While you should always bring plenty of water while hiking, hydration should be done in moderation. Take regular drinks rather than chugging and use common sense – if you’re a heavy sweater, you’ll need more water and electrolytes than your non-clammy friends.
On a long hike or during a hot day, make sure you eat enough salt (salty snacks like nuts are ideal!) to replenish your electrolytes. Another option is to eat juicy fruits like lemons or grapefruits, which are a great source of calcium, potassium, and magnesium. Otherwise, take the easy option and throw an electrolyte tab in your water bottle.
If you start to feel fatigued, confused, or have severe muscle pain, stop hiking, find shade, and rest.
Cause #4: Menstrual Hormones
You can add water retention to the long list of annoying problems caused by menstruation!
Water retention occurs when fluids build in the body. Most women experience this every month before their period, although diet might also play a role. It can cause both your hands and fingers to swell along with, well, everything else in the body!
Unfortunately, it’s difficult to reduce swelling caused by menstrual hormones. Sometimes the only treatment is to just wait it out. You can, however, try reducing salty foods before your period as diet is sometimes a factor.
Taking magnesium supplements might also help with water retention and other PMS symptoms – just make sure to speak to your doctor first.
Cause #5: Swinging Your Arms (Centrifugal Force)
Suffering from swollen hands and fingers while hiking? Believe it or not, you might simply be moving your arms around too much!
When you swing your arms, centrifugal force causes the fluid in your body to push outward towards your extremities. Combine this with other factors like heat and altitude, and you might be dealing with some serious swelling.
The best way to prevent swelling, in this case, is to keep your arms moving at a steady and constant pace. For instance, holding a hiking pole in each hand is a great way to keep your arms engaged without too much swinging.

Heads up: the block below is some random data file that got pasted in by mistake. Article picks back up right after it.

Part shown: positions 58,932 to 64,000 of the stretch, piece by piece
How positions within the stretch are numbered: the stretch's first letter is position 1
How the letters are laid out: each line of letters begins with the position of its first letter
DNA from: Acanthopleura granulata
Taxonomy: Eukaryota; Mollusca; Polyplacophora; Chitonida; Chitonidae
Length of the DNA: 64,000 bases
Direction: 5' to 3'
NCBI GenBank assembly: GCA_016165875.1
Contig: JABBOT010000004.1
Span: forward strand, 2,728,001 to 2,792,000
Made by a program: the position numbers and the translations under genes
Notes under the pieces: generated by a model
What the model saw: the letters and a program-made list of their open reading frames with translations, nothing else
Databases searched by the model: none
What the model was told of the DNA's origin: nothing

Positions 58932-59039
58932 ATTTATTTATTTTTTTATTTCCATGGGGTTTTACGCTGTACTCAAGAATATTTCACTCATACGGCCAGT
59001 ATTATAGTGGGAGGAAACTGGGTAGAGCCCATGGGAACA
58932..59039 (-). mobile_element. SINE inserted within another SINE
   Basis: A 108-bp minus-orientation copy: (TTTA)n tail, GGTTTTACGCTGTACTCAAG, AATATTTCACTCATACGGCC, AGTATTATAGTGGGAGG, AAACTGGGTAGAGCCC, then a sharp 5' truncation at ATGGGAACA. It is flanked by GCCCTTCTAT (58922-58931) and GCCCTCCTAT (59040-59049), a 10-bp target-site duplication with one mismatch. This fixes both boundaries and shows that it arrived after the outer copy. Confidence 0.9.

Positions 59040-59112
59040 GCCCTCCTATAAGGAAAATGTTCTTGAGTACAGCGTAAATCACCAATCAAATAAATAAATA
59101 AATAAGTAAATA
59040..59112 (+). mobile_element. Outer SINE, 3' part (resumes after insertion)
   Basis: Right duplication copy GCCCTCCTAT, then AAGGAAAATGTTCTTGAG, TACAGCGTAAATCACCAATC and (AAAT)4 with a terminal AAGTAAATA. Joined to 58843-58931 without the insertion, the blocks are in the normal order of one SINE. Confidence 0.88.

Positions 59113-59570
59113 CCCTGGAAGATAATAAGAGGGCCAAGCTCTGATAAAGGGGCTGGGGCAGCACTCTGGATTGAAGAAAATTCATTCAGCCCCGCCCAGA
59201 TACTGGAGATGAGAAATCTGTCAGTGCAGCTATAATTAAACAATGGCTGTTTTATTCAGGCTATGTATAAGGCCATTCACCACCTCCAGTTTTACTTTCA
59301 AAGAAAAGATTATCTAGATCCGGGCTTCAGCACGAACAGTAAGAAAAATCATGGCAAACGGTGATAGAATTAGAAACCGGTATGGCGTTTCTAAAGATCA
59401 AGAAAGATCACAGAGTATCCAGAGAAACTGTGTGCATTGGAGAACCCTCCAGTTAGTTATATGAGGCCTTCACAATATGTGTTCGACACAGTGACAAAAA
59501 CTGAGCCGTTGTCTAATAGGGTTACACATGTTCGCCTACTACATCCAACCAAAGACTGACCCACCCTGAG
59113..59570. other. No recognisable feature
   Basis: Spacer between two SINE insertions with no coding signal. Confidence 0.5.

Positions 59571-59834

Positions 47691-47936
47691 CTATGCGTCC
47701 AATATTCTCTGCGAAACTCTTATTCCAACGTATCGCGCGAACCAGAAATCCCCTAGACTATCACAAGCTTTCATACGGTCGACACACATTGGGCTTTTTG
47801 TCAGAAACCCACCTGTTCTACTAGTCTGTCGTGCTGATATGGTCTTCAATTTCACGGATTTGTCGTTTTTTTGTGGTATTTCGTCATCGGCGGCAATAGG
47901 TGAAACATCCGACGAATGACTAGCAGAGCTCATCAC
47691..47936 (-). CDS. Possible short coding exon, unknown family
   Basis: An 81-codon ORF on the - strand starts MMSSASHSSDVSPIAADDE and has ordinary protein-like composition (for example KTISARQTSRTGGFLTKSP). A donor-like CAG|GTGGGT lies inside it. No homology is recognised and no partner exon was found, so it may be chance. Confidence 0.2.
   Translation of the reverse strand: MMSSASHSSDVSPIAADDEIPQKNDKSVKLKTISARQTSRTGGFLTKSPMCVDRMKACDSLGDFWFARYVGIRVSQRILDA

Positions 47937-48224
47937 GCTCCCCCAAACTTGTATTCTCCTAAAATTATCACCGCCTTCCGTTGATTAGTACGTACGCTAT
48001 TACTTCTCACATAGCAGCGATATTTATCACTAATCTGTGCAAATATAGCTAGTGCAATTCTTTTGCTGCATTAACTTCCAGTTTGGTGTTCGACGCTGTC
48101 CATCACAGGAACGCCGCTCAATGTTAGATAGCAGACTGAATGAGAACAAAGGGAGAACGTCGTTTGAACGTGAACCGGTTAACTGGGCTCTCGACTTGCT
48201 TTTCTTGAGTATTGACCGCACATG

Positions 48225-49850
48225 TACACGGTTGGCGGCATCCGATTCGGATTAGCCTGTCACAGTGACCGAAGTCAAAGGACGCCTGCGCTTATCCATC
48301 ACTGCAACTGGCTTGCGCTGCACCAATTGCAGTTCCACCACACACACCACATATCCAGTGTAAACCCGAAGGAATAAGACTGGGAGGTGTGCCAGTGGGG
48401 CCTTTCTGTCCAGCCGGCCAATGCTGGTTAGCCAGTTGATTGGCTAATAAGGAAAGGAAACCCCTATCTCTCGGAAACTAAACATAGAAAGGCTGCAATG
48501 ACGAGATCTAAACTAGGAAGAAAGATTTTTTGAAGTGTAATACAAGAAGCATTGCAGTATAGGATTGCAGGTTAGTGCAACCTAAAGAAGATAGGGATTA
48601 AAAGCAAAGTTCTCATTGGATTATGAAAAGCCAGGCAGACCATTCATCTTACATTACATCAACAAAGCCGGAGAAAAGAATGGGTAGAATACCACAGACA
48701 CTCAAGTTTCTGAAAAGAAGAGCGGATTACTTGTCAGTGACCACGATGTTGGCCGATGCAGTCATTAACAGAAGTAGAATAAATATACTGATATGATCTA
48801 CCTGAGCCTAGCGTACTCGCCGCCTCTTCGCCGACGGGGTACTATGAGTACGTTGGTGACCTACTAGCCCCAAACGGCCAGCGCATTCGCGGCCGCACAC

Cause #6: Altitude
Altitude sickness or acute mountain sickness (AMS) is another cause of swollen fingers and hands. At high altitudes, breathing becomes more difficult as your body can not take in as much oxygen. This can quickly become a medical emergency if ignored.
Symptoms of altitude sickness usually start occurring 2,500m above sea level, although your age, sex, and physical fitness level all affect your likelihood of getting sick. Symptoms are often described as having a bad hangover – think headache, nausea, and dizziness – but can also include swollen fingers and hands, and shortness of breath.
You can prevent high altitude sickness by reaching higher altitudes slowly, giving your body enough time to adjust. Climb to higher altitudes gradually and try to climb only 1,000 feet of altitude per day. The golden rule is for every 3,000 feet of altitude gained, give your body at least a day to rest and acclimatize. Going any higher will only make the problem worse.
If you develop severe signs of altitude sickness such as confusion, shortness of breath, or inability to walk, it’s time to seek medical attention immediately.
Cause #7: Humidity and/or Cold Weather
The weather and humidity levels can also play a role in hand swelling. In hot weather, the body tries to cool itself by pushing more blood close to the surface where it can release heat. This causes blood vessels to expand, so warm blood and body fluid move into those vessels, causing swelling and fluid retention.
While this type of swelling is certainly an uncomfortable feeling, it is not dangerous. If it bothers you, moving workouts to cooler parts of the day can help decrease your likelihood of this swelling occurring.
Make sure you’re always prepared for hiking in the heat by bringing enough water and salty snacks and taking regular breaks in the shade.
There you have it! Follow these tips and inflated hands when hiking will be a thing of the past!
We hope this guide has answered the question, “why do my hands swell while hiking”? We’ve got lots of other handy guides on common hiking questions, so be sure to check them out!
If you’ve still got burning questions, feel free to fire them off in the comments below. Happy hiking!